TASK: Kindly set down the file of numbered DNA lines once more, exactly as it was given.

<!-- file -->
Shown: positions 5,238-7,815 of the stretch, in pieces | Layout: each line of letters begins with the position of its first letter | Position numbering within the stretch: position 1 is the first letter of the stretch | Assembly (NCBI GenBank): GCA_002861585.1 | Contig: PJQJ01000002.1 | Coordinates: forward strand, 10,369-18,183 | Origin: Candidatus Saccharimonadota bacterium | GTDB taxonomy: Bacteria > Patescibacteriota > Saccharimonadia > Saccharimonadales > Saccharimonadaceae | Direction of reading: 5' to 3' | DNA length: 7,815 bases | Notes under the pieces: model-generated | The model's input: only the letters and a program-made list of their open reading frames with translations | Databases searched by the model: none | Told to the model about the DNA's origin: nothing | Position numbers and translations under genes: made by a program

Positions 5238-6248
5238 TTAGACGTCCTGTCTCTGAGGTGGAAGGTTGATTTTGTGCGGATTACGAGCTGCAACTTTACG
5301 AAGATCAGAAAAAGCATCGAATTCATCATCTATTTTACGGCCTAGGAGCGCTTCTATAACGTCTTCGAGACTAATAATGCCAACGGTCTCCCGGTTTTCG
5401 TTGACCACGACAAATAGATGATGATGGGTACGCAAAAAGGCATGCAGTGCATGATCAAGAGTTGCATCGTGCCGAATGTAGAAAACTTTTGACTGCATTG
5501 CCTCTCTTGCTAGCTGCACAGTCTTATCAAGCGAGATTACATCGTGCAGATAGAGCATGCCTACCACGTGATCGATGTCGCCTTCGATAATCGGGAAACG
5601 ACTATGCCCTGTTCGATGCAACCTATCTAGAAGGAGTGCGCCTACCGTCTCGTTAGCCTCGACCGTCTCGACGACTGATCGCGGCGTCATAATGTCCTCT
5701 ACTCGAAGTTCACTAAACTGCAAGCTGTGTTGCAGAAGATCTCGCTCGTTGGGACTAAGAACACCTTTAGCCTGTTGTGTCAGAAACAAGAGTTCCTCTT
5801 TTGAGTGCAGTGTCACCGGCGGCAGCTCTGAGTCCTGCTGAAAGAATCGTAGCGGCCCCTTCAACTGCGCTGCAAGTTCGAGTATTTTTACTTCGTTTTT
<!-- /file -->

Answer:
Shown: positions 5,238-7,815 of the stretch, in pieces | Layout: each line of letters begins with the position of its first letter | Position numbering within the stretch: position 1 is the first letter of the stretch | Assembly (NCBI GenBank): GCA_002861585.1 | Contig: PJQJ01000002.1 | Coordinates: forward strand, 10,369-18,183 | Origin: Candidatus Saccharimonadota bacterium | GTDB taxonomy: Bacteria > Patescibacteriota > Saccharimonadia > Saccharimonadales > Saccharimonadaceae | Direction of reading: 5' to 3' | DNA length: 7,815 bases | Notes under the pieces: model-generated | The model's input: only the letters and a program-made list of their open reading frames with translations | Databases searched by the model: none | Told to the model about the DNA's origin: nothing | Position numbers and translations under genes: made by a program

Positions 5238-6248
5238 TTAGACGTCCTGTCTCTGAGGTGGAAGGTTGATTTTGTGCGGATTACGAGCTGCAACTTTACG
5301 AAGATCAGAAAAAGCATCGAATTCATCATCTATTTTACGGCCTAGGAGCGCTTCTATAACGTCTTCGAGACTAATAATGCCAACGGTCTCCCGGTTTTCG
5401 TTGACCACGACAAATAGATGATGATGGGTACGCAAAAAGGCATGCAGTGCATGATCAAGAGTTGCATCGTGCCGAATGTAGAAAACTTTTGACTGCATTG
5501 CCTCTCTTGCTAGCTGCACAGTCTTATCAAGCGAGATTACATCGTGCAGATAGAGCATGCCTACCACGTGATCGATGTCGCCTTCGATAATCGGGAAACG
5601 ACTATGCCCTGTTCGATGCAACCTATCTAGAAGGAGTGCGCCTACCGTCTCGTTAGCCTCGACCGTCTCGACGACTGATCGCGGCGTCATAATGTCCTCT
5701 ACTCGAAGTTCACTAAACTGCAAGCTGTGTTGCAGAAGATCTCGCTCGTTGGGACTAAGAACACCTTTAGCCTGTTGTGTCAGAAACAAGAGTTCCTCTT
5801 TTGAGTGCAGTGTCACCGGCGGCAGCTCTGAGTCCTGCTGAAAGAATCGTAGCGGCCCCTTCAACTGCGCTGCAAGTTCGAGTATTTTTACTTCGTTTTT